• Joe America says:

            Although I agree with your assessment, that respect for the Pope had people on their best behavior, it was amazing to me to see all those neatly attired officers lined up and following instruction, facing out, observant, calm but aware, and not being a part in the play itself. The logistics were carried out extraordinarily well, 44 separate events, and it is worth noting that the parceling out of the Luneta crowd for proper control and management will become standard procedure for future events at that facility. Plus, I just know that Mar got a big Hug from Korina who was undoubtedly pleased with her man. C’mon, Mariano. It won’t hurt your credibility to give the guy just a little credit. YOU don’t have to give him a kiss, after all. haha

  13. chit navarro says:

    “And finally, there is the challenge for the poor, to love the poor, with your bishops. Do you think of the poor? Do you feel with the poor? Do you do something for the poor? Do you ask the poor to give you the wisdom they have?”

    Pope Francis, his final message, in his encounter with the Youth at UST. I am sure the BISHOPS & THE CLERGY / PRIESTS are overlooking their being mentioned here. But I am sure the Holy Father really threw this chal;lenge to the BISHOPS:

    Unfortunately for some or more of these bishops, they do not know how it is to be poor. They do not give to the poor – instead, they take from the poor the small amount they have and call it “tithes”…just like politicians.

    Now, who is the greater thief as President Aquino posed the question in his opening speech in Malacanang?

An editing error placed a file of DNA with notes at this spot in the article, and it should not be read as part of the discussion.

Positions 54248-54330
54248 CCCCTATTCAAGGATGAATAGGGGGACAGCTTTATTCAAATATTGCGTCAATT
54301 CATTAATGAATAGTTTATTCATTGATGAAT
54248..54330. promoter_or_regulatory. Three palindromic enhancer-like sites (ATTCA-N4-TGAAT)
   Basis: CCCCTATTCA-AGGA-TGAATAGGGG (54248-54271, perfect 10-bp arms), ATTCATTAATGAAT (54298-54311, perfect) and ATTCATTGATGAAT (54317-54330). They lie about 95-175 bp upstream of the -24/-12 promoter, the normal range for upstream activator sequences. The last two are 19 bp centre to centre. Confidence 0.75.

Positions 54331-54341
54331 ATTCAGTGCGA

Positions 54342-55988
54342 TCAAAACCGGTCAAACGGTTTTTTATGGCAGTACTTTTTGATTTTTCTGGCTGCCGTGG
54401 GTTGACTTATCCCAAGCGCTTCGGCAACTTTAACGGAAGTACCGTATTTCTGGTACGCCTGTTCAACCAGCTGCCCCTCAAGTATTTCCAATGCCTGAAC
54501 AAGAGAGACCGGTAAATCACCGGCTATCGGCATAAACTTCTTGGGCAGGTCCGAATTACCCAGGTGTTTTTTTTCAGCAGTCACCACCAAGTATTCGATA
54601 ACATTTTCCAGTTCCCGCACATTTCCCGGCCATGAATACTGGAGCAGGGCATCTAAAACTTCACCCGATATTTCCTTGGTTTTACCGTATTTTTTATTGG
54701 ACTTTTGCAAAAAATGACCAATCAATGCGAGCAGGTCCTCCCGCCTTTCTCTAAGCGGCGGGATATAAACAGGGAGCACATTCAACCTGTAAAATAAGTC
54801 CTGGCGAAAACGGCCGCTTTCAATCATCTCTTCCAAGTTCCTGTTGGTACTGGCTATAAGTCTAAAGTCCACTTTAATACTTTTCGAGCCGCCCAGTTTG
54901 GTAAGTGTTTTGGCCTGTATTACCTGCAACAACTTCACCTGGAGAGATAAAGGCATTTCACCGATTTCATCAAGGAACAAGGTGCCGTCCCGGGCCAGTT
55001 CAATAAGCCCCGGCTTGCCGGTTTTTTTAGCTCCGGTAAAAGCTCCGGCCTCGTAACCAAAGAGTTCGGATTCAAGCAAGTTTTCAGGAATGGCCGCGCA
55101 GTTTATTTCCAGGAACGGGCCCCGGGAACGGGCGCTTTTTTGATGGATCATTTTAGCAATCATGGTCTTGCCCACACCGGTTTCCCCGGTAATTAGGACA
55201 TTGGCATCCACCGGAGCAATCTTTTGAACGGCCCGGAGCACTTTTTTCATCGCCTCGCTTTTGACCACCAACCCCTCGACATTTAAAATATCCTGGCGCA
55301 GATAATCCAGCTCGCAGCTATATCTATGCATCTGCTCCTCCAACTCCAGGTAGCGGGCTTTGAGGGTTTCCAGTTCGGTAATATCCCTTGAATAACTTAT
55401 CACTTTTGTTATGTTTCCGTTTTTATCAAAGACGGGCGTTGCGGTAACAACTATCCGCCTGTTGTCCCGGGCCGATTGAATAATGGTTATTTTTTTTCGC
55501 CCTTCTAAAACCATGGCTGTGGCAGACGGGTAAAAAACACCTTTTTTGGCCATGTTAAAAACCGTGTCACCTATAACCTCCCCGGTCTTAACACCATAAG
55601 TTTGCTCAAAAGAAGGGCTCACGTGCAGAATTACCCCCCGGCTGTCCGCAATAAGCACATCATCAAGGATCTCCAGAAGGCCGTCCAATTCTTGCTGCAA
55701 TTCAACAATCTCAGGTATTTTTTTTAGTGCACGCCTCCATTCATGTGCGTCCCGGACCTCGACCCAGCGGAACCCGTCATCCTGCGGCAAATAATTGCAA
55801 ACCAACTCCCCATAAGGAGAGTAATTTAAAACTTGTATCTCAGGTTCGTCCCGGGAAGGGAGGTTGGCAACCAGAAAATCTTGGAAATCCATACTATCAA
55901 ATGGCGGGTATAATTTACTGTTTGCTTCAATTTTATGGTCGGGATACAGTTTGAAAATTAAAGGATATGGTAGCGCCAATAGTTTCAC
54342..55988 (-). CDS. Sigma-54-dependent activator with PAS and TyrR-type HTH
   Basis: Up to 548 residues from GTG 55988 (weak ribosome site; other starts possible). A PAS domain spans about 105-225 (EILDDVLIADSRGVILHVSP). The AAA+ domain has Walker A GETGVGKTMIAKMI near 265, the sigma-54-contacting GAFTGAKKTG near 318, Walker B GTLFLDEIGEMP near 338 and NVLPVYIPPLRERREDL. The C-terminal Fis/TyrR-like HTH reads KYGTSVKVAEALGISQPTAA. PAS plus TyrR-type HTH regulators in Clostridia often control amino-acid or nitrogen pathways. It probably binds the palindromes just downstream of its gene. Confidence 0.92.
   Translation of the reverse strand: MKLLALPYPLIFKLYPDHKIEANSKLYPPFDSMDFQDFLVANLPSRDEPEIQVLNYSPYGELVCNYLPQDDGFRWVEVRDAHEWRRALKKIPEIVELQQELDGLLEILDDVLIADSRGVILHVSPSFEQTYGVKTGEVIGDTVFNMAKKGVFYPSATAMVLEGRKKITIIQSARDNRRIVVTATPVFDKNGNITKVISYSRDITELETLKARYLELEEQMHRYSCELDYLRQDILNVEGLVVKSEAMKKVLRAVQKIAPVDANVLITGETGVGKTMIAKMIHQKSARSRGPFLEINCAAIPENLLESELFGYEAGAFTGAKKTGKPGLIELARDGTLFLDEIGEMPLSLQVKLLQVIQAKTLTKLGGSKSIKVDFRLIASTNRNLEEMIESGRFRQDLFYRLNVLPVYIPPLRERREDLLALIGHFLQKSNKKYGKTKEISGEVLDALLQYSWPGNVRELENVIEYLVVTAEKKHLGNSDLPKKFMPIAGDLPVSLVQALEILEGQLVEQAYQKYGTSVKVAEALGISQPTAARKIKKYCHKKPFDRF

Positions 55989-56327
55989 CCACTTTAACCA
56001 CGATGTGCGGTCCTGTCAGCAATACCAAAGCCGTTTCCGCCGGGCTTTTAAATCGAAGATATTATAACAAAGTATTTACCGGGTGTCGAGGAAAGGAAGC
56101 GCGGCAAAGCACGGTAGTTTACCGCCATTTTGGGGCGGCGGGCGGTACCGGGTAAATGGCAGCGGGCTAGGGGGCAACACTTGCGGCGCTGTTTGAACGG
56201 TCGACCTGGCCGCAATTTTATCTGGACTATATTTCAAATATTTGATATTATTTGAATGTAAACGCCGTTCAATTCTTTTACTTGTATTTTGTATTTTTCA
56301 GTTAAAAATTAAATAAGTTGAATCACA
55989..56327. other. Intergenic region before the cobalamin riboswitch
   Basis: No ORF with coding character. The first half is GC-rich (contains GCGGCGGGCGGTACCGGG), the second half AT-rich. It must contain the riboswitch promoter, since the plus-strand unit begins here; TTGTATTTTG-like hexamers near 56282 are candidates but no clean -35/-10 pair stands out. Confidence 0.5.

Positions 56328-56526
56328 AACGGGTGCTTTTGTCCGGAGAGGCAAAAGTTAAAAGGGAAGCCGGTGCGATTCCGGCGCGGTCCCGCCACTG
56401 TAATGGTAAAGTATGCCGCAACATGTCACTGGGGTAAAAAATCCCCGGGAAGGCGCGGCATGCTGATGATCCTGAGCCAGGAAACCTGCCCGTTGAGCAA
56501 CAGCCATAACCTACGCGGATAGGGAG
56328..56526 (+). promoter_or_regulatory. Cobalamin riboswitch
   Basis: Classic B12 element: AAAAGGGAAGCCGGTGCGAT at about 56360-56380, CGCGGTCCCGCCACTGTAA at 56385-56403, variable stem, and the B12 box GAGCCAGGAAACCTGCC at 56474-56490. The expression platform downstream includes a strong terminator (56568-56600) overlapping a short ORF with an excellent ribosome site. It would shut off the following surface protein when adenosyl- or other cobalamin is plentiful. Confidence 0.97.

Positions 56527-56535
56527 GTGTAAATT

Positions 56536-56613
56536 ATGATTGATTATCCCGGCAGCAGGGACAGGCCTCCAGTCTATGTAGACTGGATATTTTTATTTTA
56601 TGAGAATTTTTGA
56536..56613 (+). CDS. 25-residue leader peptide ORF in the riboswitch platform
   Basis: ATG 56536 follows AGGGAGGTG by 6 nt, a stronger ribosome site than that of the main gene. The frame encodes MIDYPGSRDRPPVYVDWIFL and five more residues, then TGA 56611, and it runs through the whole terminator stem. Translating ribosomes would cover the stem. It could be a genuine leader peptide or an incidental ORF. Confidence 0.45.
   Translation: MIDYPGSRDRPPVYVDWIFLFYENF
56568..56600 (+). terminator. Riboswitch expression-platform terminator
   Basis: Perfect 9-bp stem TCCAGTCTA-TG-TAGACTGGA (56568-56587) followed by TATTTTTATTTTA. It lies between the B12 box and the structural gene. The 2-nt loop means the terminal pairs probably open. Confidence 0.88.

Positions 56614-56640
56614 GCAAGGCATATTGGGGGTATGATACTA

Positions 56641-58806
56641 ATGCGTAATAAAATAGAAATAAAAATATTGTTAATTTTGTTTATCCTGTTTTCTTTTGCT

14. karl garcia says:

    no national security nightmare, no riots,no stampedes, no terrorists. the only killjoy is the sm group, after hosting the pope at moa they cut the pine tees in the wee hours of the night and gave us another reason to weep. (if you are a resident of baguio, you will surely weep)

  15. Micha says:

    Apparently the pope had seen for himself that Catholics in the Philippines are “multiplying like rabbits”.

    “Pope Francis needs to confess the sin he is guilty of, along with his brother bishops in the Catholic hierarchy — that of being a gatekeeper who stops people from making responsible decisions about sex,”

    • Joe America says:

      He believes in personal responsibility, which was the context of his comment about not multiplying like rabbits. I find his view refreshing but I don’t know how such responsibility is instilled in those with no means, and who find kids eventually pay back a return on the investment through their labors, allowing the old and poor to subsist. However, on the other end of the “rabbits” spectrum, the Pope does not support artificial birth control.

      • edgar lores says: